As host of the 2014 World Cup and the upcoming 2016 Olympics, Brazil now finds itself on the world stage. Cities are often shaped by having to put on a “show,” especially mega-events that are spectacles for all to watch before, during and after the happening. Such mega-events are the focus of the 2015 Urban Forum conference, “Cities and Spectacle in Modern Brazil,” hosted by the UChicago Urban Network in cooperation with the Center for Latin American Studies.
The Urban Forum conference is bringing together scholars from Brazil and across the United States to discuss how the many types of spectacle—from global galas and cultural events to social and racial politics, including poverty, violence and the demand for civil rights—can radically change cities.
“I think when people look back at Rio de Janeiro many years from now, they’re going to see this as the most important transformative moment in half a century,” said Brodwyn Fischer, UChicago professor of Latin American History and one of the organizers of the conference. “We’ve heard about all of the environmental problems and the security issues. Having these mega-events in Brazil is also changing the real estate markets, the transportation networks, and governance and policing policies. It’s just fascinating to see how much the city is changing as it prepares for the Olympics,” she added.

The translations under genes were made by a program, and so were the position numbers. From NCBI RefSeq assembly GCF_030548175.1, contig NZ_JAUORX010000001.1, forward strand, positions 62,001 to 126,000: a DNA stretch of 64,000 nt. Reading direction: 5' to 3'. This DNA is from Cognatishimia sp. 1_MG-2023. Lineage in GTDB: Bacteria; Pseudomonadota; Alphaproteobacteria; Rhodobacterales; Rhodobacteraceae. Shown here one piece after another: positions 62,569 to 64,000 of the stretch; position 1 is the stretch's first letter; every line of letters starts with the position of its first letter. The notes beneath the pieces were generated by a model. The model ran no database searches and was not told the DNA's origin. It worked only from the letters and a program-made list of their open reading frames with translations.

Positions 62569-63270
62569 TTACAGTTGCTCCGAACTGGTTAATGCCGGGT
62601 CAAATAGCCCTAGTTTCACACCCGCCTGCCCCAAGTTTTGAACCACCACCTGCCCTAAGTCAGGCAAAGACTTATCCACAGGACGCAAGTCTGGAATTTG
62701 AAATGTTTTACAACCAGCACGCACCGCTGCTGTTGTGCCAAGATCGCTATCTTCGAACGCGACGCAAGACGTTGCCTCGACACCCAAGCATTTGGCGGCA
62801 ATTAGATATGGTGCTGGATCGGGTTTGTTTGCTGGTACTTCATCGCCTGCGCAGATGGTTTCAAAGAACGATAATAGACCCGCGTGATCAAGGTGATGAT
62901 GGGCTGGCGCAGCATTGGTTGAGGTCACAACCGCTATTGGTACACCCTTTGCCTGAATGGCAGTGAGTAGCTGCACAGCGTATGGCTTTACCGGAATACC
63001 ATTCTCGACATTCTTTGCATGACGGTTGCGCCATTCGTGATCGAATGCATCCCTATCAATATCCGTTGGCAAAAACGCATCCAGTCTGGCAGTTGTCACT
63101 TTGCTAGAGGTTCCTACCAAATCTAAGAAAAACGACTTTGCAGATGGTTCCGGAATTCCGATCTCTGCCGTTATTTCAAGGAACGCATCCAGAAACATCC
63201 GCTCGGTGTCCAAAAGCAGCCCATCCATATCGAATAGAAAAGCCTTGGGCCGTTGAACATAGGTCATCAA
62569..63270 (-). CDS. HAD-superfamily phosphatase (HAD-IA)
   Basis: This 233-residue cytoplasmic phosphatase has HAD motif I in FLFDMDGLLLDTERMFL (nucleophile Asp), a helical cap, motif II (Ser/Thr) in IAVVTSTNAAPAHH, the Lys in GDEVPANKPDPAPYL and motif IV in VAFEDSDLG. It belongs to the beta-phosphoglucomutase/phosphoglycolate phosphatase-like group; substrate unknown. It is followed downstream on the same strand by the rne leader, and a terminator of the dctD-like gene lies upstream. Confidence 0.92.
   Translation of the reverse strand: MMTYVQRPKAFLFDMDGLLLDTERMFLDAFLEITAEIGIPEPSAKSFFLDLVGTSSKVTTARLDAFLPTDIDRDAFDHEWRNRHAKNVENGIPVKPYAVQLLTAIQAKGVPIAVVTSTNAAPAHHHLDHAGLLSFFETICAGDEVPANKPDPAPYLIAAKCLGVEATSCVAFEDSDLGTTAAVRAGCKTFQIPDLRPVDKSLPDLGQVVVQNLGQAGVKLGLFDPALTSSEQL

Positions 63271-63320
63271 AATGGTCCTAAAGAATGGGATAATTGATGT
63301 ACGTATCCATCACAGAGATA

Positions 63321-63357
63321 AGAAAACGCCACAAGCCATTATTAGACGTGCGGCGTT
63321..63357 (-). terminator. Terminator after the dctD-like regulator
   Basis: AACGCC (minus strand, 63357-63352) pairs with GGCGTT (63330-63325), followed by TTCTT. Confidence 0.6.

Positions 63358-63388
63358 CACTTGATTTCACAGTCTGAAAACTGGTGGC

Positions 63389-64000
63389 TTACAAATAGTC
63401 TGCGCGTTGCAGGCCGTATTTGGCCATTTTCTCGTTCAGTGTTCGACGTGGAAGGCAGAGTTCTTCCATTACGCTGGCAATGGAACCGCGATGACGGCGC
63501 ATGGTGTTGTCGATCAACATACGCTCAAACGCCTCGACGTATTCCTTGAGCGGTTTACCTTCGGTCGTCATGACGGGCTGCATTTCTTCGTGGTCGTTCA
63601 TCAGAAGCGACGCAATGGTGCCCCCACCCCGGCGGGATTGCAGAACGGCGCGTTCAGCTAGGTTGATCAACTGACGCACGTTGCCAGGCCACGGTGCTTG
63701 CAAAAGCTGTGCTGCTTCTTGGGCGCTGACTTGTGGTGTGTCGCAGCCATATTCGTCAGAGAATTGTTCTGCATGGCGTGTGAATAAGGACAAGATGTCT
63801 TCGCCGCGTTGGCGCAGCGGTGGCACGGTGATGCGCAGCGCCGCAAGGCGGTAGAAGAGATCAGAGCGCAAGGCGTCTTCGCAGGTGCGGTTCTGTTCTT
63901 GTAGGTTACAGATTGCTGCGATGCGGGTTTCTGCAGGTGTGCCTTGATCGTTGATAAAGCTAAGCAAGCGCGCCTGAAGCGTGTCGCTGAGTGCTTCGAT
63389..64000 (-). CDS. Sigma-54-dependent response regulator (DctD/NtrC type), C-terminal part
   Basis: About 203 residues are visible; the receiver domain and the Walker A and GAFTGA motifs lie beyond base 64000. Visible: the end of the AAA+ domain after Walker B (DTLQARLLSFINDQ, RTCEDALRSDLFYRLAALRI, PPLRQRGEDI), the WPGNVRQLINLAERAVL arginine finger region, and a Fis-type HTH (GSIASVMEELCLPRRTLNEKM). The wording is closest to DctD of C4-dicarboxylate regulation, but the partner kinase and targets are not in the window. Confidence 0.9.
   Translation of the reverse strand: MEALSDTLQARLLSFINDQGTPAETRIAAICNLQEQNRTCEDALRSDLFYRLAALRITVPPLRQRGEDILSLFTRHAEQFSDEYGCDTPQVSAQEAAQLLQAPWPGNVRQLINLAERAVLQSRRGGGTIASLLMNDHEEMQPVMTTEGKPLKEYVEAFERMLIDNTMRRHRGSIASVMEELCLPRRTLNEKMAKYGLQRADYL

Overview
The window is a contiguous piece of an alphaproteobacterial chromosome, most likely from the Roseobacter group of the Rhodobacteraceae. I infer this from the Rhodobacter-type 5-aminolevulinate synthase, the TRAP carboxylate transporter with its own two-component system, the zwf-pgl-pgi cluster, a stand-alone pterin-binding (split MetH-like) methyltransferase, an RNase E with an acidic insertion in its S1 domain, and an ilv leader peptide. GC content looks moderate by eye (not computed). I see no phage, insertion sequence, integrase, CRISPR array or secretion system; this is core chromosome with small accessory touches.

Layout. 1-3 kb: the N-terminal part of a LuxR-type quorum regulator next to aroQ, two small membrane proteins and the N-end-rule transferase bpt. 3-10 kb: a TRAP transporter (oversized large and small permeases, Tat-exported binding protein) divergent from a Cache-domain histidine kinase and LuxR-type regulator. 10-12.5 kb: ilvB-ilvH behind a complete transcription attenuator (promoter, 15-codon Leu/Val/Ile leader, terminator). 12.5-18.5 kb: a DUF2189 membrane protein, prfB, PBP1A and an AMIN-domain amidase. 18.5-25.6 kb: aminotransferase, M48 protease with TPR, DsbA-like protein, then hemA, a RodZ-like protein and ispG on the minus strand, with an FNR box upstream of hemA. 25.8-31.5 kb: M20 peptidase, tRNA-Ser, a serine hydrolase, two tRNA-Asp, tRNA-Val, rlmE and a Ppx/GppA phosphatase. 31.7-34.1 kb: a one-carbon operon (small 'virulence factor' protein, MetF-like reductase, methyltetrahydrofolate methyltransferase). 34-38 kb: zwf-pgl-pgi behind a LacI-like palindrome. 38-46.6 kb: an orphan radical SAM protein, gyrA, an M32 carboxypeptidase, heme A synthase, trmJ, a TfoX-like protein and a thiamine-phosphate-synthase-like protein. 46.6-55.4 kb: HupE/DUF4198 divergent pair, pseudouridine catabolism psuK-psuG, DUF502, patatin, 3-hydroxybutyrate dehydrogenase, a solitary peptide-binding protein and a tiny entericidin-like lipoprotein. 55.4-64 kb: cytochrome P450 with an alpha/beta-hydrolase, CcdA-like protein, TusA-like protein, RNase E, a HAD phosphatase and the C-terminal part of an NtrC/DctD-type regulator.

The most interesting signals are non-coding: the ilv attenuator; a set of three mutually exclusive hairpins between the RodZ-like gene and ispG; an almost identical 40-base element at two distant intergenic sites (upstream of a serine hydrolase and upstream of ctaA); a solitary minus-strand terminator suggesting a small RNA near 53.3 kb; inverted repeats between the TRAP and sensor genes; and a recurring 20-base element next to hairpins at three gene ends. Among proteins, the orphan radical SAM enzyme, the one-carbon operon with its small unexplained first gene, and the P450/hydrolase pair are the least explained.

The conference is drawing scholars from many disciplines, including literature, communications, urban planning, political science, and history. Almost two-thirds of the presenters are Brazilian. Fischer said one of the goals is to create connections and collaborations between Brazilian scholars and policymakers and scholars at the University of Chicago. Another goal is to show that American university scholars have an interest in studying Brazil.
“There are things we can learn from them about greater themes of environmentalism, economic development and culture that affect all urban areas,” said Fischer. “The conference is going to explore all the ways that putting on a show ends up changing urban geography and the distribution of public resources. The effects of mega-events on poor communities can be devastating,” said Fischer, “but spectacle can sometimes actually help preserve poor communities, especially if poor residents—like those in Rio’s hillside favelas—are savvy about publicizing their cause. There are all kinds of collateral effects that are really relevant for Chicago, too.”
Fischer noted that UChicago’s campus is near the site of a mega-event, the 1893 World’s Fair, Columbian Exposition, and pointed out how much that spectacle changed the city and Hyde Park.
Fischer said UChicago’s long tradition in sociology and urban studies is a big draw for Latin American scholars. The conference, which is open to the public, runs May 8 and 9 and is co-sponsored by the Urban Network, the Center for Latin American Studies and the Franke Institute.